Saturday, June 4, 2011

I - They - We: Multiple Perspectives -v- Group Think

One of the things I've been thinking about recently is the idea of multiple perspectives.  Last week when I was thinking about the sort of person I would ideally like to work with as Tech Director at our school, I decided one of the most important attributes of this person might be the ability to embrace diversity and dissent, to be a real communicator and to open up the channels of dialogue and discussion.  What I have come to see in recent months is how important multiple perspectives are as opposed to group think.  Having a  lot of people in a committee or in a department who all think the same is like being in an echo chamber and is not the best or most intelligent way to move forward.  In the past I've been on IT committees and have headed up an IT Action Team, and one of the best things about these were the discussions we had as we all came with different viewpoints and perspectives.  Because of this we were able to anticipate many of the problems that might arise and because we were looking at them from different vantage points we were able to come up with more creative solutions for them than if we were all of the same mind.

Last week I was part of a workshop on evaluation, compensation and school climate.  The idea of multiple perspectives was raised again at that meeting as many of the participants had different views about what good teaching looks like.  We were presented with the idea that the best teacher evaluations were done by teams of a minimum of 3 people who observed at different times of the year - not all planned visits.  These teams should have one administrator, but should also include colleagues who may well be looking at and appreciating different aspects of a person's teaching.

Having multiple perspectives, however, is no good unless they can be brought together in a constructive way.  Two years ago I attended a presentation by Tom Kelley at the Apple Leadership Summit in Hong Kong about the Ten Faces of Innovation.  He argued that organisations need lots of different people to be a success, one of which is a cross-pollinator.  In organisations where there are people with very different ideas, a cross-pollinator is vital for connecting these people and ideas together and facilitating open communication.  People often think in different ways because they have different values - they place importance on different things and therefore often find it hard to agree on the way forward.  At our school we obviously have people in the Aric Sigman camp, who believe the increasing use of technology and social software is damaging students' minds and undermining traditional methods of learning,  and we have those with the totally opposite view who feel that technology will completely transform the learning environment for the benefit of all.  Although diverse ways of thinking are beneficial, diverse values can lead to problems.  This is one reason why I think anyone who takes on the role of Director of IT will need to have superb interpersonal skills - to be able to pull all these diverse opinions together into a vision for the future of IT that is shared by all.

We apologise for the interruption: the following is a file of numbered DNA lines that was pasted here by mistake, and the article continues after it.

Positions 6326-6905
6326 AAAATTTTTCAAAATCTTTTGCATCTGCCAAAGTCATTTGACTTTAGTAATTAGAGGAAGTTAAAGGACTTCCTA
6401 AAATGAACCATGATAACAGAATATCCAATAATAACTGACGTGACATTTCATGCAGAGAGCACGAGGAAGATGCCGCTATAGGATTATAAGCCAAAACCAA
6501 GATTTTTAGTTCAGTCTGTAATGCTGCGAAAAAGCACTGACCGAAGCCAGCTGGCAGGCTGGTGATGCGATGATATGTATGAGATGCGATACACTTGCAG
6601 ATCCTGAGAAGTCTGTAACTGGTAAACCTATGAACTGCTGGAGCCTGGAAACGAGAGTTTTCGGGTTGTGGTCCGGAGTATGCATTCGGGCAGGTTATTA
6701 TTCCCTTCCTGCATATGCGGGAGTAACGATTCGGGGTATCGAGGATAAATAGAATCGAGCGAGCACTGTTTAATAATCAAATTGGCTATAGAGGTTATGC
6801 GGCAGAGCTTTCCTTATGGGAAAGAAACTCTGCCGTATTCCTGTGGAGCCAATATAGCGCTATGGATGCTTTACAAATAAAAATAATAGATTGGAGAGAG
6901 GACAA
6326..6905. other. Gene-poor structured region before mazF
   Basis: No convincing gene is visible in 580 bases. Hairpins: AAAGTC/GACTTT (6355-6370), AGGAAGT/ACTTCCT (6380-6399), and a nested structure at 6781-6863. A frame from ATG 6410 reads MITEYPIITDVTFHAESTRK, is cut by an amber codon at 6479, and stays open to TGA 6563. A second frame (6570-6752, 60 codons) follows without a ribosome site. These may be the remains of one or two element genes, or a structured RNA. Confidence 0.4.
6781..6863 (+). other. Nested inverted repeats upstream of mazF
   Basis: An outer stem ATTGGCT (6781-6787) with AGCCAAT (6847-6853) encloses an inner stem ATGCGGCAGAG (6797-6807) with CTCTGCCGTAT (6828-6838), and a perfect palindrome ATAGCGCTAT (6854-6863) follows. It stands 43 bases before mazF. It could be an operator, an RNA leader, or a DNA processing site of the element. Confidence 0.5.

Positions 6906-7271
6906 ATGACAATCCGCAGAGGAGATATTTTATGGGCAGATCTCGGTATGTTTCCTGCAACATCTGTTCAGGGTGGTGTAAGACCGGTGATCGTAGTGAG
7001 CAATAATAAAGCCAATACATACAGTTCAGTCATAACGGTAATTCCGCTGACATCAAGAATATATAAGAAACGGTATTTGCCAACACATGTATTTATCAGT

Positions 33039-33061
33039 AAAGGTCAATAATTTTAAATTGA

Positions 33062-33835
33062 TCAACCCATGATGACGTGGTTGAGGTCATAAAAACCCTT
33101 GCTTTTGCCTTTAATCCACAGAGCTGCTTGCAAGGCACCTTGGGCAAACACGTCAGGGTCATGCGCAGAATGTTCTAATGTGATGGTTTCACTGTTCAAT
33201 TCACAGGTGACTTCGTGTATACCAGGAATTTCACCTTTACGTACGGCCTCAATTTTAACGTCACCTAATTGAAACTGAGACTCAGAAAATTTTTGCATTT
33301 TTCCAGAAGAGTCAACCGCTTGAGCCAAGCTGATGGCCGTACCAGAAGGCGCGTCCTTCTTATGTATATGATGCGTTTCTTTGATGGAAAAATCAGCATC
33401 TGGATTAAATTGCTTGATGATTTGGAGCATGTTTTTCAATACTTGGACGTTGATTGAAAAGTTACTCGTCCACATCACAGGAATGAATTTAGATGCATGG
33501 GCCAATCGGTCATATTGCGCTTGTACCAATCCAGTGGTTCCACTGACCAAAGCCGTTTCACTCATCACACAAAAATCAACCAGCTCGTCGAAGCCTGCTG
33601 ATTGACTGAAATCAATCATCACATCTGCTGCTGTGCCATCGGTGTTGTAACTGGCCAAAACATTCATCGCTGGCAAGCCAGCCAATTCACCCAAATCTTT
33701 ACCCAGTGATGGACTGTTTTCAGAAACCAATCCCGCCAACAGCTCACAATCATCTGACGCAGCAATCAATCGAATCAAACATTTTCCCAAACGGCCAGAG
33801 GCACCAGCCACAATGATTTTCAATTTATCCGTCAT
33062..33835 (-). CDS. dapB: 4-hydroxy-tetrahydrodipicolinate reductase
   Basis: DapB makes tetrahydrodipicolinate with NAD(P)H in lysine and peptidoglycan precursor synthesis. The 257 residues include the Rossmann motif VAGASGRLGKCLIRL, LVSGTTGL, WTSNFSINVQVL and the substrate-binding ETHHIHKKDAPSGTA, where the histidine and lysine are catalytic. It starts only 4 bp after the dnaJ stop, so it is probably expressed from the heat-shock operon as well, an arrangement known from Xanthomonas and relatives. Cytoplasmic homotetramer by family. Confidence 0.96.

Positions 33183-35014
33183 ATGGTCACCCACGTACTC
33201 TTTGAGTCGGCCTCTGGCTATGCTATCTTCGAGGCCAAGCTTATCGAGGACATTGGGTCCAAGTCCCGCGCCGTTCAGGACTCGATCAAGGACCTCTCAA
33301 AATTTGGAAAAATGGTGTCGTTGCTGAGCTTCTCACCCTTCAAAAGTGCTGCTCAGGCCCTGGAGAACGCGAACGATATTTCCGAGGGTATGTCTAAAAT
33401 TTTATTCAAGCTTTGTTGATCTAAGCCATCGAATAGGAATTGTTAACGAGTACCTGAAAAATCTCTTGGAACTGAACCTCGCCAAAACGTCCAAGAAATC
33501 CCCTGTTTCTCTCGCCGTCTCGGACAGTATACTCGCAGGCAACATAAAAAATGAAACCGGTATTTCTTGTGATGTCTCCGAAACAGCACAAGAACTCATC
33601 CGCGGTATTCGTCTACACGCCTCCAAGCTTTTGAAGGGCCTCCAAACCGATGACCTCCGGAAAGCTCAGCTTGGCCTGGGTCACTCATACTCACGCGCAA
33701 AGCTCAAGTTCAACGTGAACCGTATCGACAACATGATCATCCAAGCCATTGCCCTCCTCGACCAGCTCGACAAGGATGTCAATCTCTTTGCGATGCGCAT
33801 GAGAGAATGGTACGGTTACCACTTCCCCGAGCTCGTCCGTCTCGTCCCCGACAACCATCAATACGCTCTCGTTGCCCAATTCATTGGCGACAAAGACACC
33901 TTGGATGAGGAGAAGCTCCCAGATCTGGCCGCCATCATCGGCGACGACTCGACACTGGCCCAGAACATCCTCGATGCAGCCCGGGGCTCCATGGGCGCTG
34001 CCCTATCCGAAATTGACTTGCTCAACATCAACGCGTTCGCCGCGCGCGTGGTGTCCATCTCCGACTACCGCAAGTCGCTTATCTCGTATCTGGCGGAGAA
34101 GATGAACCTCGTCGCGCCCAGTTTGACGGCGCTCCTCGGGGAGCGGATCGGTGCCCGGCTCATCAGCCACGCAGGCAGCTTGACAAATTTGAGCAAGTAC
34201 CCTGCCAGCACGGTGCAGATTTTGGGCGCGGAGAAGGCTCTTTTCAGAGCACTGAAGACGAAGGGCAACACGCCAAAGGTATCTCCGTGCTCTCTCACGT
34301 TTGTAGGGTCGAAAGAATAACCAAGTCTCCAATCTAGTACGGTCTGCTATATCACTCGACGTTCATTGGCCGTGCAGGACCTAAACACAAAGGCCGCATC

At the ICT in the PYP curriculum meeting I attended earlier this school year, we talked about the I - They - We continuum of the way students see and use technology.  The We part of this is very much collaboration and social creativity.  We will need to work hard on the We to come up with a shared vision for the future of technology and how it can transform the learning environment, we will need to get away from the idea of technology as merely a tool-set and a skill-set, something that students have or do that simply enhances the learning (the I part of the continuum).  We will need someone to focus on technology as a mind-set that redefines the way "We" teach and learn.

Photo credit:  More perspective combining tests by Tiemen Rapati

No comments:

Post a Comment